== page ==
electrically excited mercury vapor emits visible
and ultra-violet light. For ease of starting, a
strip 2| of conductive material such as a metal
powder or graphite is applied to the container
III and is in contact with one of the discs l2 and 35
extends to a position adjacent the electrode II
at the opposite end of the container.
The inner surface of the container l0 has ap
plied thereto a coating 2| of the luminescent
material described above. The coating 2| may be 40
applied to the surface of the container by means
of a binder, or it may be embedded in the glass
itself by heating the glass to its softening point or,
if the powdered material is ?ne enough, it will
adhere when it is merely dusted into the con 45
tainer. Among the various binders which may be
used are glycerin; glycerin and twenty per cent of
boric acid; phosphoric acid alone or diluted with
acetone or alcohol; potassium silicate; an ester of
glycerin with boric acid; castor oil or mineral oil; 50
or an inorganic resin such as that sold under the
name of "Stacol" by the Glyco Products Co., Inc.,
of Brooklyn, N. Y. During the operation of the
lamp the ultra-violet rays striking the lumines
cent material are transformed thereby into visible 5s
2
2,132,273
light rays which complement and supplement the
spectrum of the visible light emitted by the elec
trically excited gaseous atmosphere. E?iciencies
per cent more by weight than is required by the
chemical formula CaWO4.
7. A ?uorescent material for electric discharge
of 22 lumens per watt have been obtained with a
lamps comprising by weight approximately twenty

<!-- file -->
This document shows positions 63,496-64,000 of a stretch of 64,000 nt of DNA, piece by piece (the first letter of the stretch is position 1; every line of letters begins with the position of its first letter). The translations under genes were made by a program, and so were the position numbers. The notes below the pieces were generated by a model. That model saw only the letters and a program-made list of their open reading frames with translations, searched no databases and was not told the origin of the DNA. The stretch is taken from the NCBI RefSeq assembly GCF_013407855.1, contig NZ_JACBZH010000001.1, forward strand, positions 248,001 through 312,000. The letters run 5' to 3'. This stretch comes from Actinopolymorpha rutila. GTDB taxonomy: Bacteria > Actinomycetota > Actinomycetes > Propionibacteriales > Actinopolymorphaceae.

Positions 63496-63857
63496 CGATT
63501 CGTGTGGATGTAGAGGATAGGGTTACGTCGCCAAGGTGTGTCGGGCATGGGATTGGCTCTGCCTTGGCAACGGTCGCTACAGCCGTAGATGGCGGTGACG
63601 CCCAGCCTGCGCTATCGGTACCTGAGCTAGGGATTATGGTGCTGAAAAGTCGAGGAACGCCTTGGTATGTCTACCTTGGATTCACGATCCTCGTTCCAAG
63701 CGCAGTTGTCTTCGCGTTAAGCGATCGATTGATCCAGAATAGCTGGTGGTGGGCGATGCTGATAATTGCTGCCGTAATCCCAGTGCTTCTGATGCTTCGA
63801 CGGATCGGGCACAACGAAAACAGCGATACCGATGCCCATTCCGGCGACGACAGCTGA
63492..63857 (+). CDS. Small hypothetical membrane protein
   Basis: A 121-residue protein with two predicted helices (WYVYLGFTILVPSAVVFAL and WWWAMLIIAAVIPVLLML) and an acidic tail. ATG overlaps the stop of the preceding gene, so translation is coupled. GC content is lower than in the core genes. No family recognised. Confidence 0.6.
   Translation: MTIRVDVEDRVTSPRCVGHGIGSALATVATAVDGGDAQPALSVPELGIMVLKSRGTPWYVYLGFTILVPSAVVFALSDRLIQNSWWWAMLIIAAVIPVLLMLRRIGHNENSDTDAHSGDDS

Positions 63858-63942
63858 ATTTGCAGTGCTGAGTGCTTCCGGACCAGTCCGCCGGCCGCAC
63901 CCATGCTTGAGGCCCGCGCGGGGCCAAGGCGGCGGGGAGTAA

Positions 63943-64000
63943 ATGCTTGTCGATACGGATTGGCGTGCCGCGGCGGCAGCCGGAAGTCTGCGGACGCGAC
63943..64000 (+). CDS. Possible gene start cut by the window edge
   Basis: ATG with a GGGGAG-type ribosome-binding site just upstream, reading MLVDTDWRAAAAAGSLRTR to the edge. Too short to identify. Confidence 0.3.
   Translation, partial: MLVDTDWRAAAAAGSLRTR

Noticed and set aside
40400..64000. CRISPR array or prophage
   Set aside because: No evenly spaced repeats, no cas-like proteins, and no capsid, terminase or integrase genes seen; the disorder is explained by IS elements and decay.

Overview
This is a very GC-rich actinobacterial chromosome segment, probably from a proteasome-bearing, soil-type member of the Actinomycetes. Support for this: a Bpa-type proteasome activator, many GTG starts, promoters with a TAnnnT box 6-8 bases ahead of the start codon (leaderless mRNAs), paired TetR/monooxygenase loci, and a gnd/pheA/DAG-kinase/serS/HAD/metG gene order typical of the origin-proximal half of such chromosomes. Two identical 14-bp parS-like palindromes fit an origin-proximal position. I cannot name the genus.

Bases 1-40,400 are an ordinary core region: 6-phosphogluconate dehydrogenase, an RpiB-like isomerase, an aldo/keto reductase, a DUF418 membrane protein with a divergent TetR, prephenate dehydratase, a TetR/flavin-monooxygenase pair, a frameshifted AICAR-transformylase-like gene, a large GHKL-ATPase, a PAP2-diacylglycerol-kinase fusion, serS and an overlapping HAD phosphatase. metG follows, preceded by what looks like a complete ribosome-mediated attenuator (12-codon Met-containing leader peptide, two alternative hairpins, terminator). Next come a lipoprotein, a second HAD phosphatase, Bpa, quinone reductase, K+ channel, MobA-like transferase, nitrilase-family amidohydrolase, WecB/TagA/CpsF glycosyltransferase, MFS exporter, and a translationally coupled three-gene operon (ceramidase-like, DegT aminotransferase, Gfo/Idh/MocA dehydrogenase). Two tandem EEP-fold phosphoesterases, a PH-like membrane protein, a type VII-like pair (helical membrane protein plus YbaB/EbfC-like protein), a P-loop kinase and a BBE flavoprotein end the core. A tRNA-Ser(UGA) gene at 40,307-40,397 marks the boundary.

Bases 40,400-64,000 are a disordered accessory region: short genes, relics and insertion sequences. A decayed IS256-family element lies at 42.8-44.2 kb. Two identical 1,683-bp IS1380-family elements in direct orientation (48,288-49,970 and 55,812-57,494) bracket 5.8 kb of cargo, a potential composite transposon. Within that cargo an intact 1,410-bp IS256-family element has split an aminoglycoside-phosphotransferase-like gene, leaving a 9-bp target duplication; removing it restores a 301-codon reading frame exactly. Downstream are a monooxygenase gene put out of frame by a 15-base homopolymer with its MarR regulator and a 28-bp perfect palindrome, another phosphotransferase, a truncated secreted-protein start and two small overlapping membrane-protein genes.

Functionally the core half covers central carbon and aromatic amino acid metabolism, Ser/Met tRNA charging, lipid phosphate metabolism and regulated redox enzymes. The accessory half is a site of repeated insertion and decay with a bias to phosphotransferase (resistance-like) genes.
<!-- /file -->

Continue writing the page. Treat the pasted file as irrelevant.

lamp of the type described using materials of the
type comprising my invention.
I
What I claim as new and desire to secure by
Letters Patent of the United States is:
l. A ?uorescent material for electric discharge
lamps comprising calcium oxide and tungstic
oxide, the calcium oxide being in excess of the
amount required by the chemical formula CaWOe
2. A ?uorescent material for electric discharge
lamps comprising calcium oxide, tungstic oxide
and a small quantity of an exciter, the calcium
oxide being in excess of the amount required by
the chemical formula CaWO4.
3. A ?uorescent material for electric discharge
lamps comprising calcium oxide, tungstic oxide
and a small quantity of lead, the calcium oxide
being in excess of the amount required by the
chemical formula CaWO4.
'
4. A ?uorescent material for electric discharge
lamps comprising calcium oxide and tungstic
oxide, the calcium oxide being present in an
amount of from one to ten per cent more by
weight than is required by the chemical formula
CaW04.
'
5. A ?uorescent material for electric discharge
lamps comprising calcium oxide, tungstic oxide
and a small quantity of an exciter, the calcium
oxide being present in an amount of from one to
ten per cent more by weight than is required by
the chemical formula CaW04.
'
6. A ?uorescent material for electric discharge
lamps comprising calcium oxide, tungstic oxide
and a small quantity of lead, the calcium oxide
being present in an amount of from one to ten
parts of CaO and eighty parts of W01.
8. A ?uorescent material for electric discharge
lamps comprising by weight approximately
twenty parts of CaO, eighty parts of W0; and a
small quantity of an exciter.
9. A ?uorescent material for electric discharge 10
lamps comprising by weight approximately twenty
parts of CaO, eighty parts of W0: and a small
quantity of lead.
10. A ?uorescent material for electric discharge
lamps comprising by weight approximately twenty ll
parts of CaO, eighty parts of W0: and up to two
parts of lead.
11. A ?uorescent material for electric discharge
lamps comprising calcium oxide and tungstic
oxide and up to about one and a half per cent by
weight of an exciter to increase the luminosity
of the material when excited, the calcium oxide
being present in an amount of from one to ten per
cent more by weight than is required by the
chemical formula CaWO4.
12. A ?uorescent material for electric discharge
lamps comprising calcium oxide and tungstic
oxide and up to about one and a half per cent by
weight of lead to increase the luminosity of the
material when excited, the calcium oxide being
present in an amount of from one to ten per cent
more by weight than is required by the chemical
formula CaWO4.
_13. A ?uorescent material for electric discharge
lamps comprising by weight approximately twenty
parts of CaO, eighty parts of W0: and about one
per cent by weight of lead.
WILLARD A. ROBERTS.